1/14/2008

Patric Verrone Email to Members: MRC

WGA West President Patric Verrone just sent this email to members regarding the MRC deal that has just been closed.

To My Fellow Members,

Today we are writing to tell you about another independent agreement we signed. It is with Media Rights Capital. Though not a household name, MRC is an independent film, television, and digital studio with backing from significant institutional investors, including Goldman Sachs and AT&T. Most importantly, they have over a dozen original made-for-the-Internet properties with many more to come. This is a significant signing in that it hails the paradigm shift to original content for new media, produced and distributed under a WGA contract without the involvement of a major studio or network.

This deal began as an effort to get Family Guy's Seth MacFarlane and his writers a WGA contract on fifty webisodes which are being produced for Google. It quickly developed into a negotiation with MRC that would cover all of its Internet content (including projects with Larry David, Gordon Ramsay, and Second City), as well as a full slate of independently financed feature films and television series.

Nearly three dozen active projects are covered under this agreement. The general terms are the same as the earlier independent agreements we've signed (available here: http://www.wga.org/contract_07/wwp_exec.pdf). But, unlike the other agreements, because MRC is actively producing original Internet content, this deal is a real world template for covering such content under a WGA contract and proof that the terms and conditions of this contract are fair and reasonable.

Original Internet content will now be written by WGA members with full MBA coverage, something the conglomerates told us repeatedly they couldn't afford to do.

We expect this deal to be only the first example of direct-to-new media content generated by our members through independent financing without the involvement of a media conglomerate. This is a notable advance in our strategy of using independent agreements to put competitive pressure on the conglomerates so that they return to the bargaining table (which they abandoned over a month ago) and make a fair deal that puts us all back to work. Other similar deals are in the works and we hope to report on them soon.

Best,

Patric M. Verrone
President, WGAW

6 comments:

4merBTLer said...

BRILLIANT!!!

A New Media deal was JUST what you needed to drive home the fairness of your proposal, and the irresponsibility of Nick Counter and the "Big 8"'s refusal to return to the table.

Congratulations, WGA!

Perhaps sometime in the next few years, we will see the "Big 8" relegated to distributorship and rental space (the lots), and producers and creatives can get back to the partnerships that give us quality product.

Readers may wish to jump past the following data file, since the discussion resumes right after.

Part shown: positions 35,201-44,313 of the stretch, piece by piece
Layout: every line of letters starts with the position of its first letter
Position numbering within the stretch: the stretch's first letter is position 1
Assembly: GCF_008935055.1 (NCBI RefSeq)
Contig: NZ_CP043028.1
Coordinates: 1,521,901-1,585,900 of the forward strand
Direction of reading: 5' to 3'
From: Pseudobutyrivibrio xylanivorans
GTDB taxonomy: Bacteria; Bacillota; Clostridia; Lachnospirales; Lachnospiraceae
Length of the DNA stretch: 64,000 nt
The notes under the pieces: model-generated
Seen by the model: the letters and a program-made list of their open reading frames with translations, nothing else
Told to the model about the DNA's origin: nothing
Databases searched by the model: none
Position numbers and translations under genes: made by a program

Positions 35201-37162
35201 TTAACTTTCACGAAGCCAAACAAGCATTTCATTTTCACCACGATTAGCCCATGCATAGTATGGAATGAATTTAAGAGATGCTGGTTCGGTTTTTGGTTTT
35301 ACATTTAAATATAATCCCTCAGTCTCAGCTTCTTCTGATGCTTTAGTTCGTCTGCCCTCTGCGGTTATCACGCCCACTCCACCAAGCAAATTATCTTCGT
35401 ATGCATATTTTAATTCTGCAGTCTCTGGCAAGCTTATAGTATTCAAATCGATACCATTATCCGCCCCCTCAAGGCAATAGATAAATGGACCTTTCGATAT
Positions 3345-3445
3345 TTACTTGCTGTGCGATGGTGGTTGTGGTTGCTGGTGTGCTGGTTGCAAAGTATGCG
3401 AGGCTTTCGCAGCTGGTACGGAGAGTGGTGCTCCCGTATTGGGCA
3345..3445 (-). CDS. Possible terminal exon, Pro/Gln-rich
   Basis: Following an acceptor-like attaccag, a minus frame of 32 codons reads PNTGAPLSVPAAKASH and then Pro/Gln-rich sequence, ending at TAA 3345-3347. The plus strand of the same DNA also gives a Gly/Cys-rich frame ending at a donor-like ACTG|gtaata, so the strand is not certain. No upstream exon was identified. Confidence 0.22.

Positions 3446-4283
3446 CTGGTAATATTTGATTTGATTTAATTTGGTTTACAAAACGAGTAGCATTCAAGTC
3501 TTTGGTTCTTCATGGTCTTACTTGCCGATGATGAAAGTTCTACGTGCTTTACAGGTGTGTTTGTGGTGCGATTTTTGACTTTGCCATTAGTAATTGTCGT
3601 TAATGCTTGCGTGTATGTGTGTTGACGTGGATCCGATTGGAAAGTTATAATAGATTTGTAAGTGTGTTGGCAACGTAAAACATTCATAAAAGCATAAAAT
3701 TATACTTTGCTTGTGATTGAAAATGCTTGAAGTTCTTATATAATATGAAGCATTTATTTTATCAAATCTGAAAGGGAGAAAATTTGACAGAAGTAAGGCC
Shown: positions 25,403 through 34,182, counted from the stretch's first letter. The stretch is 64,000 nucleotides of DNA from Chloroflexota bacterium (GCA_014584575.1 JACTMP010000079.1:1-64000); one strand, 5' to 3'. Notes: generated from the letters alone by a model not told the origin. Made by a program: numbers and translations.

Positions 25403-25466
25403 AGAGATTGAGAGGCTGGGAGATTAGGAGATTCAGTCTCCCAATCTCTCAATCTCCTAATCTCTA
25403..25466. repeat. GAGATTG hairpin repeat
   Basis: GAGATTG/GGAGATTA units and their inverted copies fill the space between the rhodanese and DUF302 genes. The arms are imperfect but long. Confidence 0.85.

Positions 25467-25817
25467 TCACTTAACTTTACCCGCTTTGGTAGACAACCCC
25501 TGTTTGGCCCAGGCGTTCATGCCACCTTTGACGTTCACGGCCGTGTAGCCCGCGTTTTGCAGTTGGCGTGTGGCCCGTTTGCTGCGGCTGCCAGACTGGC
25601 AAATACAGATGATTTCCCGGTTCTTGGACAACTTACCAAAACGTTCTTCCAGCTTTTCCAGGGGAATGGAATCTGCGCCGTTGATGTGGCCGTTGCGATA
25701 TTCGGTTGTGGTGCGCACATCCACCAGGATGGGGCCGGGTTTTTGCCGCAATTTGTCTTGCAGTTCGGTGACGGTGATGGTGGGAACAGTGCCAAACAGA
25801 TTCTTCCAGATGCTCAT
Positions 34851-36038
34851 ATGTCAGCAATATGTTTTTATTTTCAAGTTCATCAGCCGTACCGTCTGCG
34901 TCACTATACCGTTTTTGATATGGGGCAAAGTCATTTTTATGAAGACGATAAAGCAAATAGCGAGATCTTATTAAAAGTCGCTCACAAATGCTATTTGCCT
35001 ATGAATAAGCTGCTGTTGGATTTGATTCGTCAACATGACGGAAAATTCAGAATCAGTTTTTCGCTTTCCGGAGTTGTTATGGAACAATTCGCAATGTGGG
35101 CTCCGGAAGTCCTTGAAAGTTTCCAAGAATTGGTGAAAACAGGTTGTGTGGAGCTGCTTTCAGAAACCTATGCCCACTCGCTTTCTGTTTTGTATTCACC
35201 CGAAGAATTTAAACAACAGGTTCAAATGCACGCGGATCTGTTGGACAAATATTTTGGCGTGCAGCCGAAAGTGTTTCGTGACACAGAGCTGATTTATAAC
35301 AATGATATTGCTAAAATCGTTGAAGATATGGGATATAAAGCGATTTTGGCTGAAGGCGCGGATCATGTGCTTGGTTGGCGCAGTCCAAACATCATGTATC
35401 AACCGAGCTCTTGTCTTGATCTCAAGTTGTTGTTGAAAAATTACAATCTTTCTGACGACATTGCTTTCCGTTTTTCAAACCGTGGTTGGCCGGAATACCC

Happy Day!

B said...

I am sincerely glad that there will be more writers working and especially happy that this deal is actually with a company that has internet projects.

However, and I have asked this question before, isn't it possible that these side deals are just creating "fronts" where writers work on projects that later end up in the distribution channels of the majors? Indeed, couldn't the majors just send projects they want developed down the street to an interim agreement signee?

The previous answer was that is just fine if the majors want to become mere distributors of product but my concern is that there could be some kind of verbal agreement that the signees buy certain properties to be developed and later sell them to the majors.

Any light would be appreciated.

Thanks.

Geo Rule said...

b, I'm starting to wonder about you. Did you even read the item? MRC has no need of side deals with conglom distributors, as they do the distribution themselves, directly on the internet. These are the kinds of folks that are the big traditional distributors worst nightmare.

B said...

Geo - I do understand that as I said in the first par of my post. MRC also has conventional movies some of which are to be released by WB.

My only question is this and since it seems to rankle this will be the last time I ask: why doesn't any major company just walk down the street and say, "Hey buy this script for us and work on it and after the deal is done we'll buy it from you."

I do understand the idea of chipping away and I do understand that it's okay to just turn the majors into distributors, I just hope that is the way it is actually going.

I won't mention it again - promise.

Have a good evening.

Rojo said...

@ b:

Well, I'm not a writer--actually I am a writer, but more in the academic publishing field and certainly not a WGA member (or any kind of union sadly)--but as I read it, the writers on those projects get the crucial terms that are being demanded. Thus, even if some other company buys up the project, they have to abide by the contract terms, so they'd just be undermining their efforts to maintain a strong assholish front on their other stalled or canceled projects. Sounds like good strategy on the part of the WGA to me.

B said...

Rojo -

thank you very much